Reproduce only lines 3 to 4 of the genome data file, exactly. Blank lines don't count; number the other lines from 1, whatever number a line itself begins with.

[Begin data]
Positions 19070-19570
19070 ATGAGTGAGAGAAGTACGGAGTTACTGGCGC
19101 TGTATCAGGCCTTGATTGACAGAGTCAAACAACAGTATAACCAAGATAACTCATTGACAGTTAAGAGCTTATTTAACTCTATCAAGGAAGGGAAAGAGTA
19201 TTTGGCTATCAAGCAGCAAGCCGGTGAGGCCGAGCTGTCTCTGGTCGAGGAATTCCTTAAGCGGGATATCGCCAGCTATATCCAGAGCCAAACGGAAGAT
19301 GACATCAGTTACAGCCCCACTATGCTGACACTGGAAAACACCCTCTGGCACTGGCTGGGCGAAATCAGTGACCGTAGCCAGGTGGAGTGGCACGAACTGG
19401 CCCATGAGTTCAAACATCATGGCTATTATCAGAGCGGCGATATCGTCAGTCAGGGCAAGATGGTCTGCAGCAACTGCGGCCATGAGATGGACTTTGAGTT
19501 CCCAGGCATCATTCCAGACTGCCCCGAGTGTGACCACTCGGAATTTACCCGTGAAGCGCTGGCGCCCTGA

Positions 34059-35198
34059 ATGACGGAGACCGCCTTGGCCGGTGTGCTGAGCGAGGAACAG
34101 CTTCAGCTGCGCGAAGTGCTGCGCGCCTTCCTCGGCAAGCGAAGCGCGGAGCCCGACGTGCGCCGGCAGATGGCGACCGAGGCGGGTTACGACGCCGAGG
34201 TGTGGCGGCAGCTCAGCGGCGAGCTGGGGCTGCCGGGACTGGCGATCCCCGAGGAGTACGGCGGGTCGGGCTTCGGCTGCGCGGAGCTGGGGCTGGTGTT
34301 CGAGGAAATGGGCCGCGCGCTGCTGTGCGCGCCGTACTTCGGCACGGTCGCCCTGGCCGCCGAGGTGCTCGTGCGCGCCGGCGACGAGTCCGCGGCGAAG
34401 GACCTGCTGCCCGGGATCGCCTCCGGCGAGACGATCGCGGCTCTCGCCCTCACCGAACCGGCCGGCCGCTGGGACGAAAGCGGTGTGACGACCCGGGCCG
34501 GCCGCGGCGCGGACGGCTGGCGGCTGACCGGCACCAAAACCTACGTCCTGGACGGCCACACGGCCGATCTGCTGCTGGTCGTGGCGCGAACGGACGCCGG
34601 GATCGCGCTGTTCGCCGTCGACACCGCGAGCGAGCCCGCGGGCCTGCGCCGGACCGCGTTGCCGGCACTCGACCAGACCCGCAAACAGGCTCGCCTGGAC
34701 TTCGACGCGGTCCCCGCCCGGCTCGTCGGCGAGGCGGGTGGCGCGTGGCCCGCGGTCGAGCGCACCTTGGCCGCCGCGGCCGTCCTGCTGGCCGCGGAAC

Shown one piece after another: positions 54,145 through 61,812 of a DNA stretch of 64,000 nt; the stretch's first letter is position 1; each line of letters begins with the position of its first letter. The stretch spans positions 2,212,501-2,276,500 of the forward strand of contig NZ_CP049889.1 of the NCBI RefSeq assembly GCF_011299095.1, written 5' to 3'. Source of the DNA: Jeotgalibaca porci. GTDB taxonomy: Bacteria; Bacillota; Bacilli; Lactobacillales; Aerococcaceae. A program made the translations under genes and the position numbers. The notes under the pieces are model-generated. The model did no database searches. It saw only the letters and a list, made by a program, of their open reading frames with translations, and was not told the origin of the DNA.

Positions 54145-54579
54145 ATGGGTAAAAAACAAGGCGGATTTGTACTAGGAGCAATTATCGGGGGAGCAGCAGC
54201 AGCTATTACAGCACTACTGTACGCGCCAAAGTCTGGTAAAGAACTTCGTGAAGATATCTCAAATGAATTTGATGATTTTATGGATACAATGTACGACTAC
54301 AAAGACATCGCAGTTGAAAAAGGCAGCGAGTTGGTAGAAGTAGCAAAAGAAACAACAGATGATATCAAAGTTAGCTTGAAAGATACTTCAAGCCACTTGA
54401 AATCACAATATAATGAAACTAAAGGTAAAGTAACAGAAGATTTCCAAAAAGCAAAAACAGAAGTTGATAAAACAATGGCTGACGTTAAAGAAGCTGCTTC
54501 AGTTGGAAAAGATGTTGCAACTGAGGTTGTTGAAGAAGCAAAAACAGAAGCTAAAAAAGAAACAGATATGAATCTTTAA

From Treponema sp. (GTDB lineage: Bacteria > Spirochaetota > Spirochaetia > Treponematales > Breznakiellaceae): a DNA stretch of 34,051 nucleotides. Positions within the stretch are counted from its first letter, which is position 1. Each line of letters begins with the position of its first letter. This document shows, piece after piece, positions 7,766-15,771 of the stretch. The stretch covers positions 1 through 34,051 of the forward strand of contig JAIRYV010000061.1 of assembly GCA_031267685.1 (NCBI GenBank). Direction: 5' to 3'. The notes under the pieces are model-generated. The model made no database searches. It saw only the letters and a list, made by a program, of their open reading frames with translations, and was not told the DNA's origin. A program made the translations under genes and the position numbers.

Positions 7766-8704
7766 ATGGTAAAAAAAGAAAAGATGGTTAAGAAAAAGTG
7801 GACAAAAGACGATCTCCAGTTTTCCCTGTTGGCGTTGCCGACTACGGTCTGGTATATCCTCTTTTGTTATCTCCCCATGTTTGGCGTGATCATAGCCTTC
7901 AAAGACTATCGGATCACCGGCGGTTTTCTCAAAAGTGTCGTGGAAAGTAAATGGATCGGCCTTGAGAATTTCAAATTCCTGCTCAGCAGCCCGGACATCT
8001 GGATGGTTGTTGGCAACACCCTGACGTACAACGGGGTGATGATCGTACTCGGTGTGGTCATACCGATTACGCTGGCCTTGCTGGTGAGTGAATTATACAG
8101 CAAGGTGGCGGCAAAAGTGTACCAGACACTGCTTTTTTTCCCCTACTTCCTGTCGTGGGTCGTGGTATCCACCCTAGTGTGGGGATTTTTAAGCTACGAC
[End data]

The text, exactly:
19101 TGTATCAGGCCTTGATTGACAGAGTCAAACAACAGTATAACCAAGATAACTCATTGACAGTTAAGAGCTTATTTAACTCTATCAAGGAAGGGAAAGAGTA
19201 TTTGGCTATCAAGCAGCAAGCCGGTGAGGCCGAGCTGTCTCTGGTCGAGGAATTCCTTAAGCGGGATATCGCCAGCTATATCCAGAGCCAAACGGAAGAT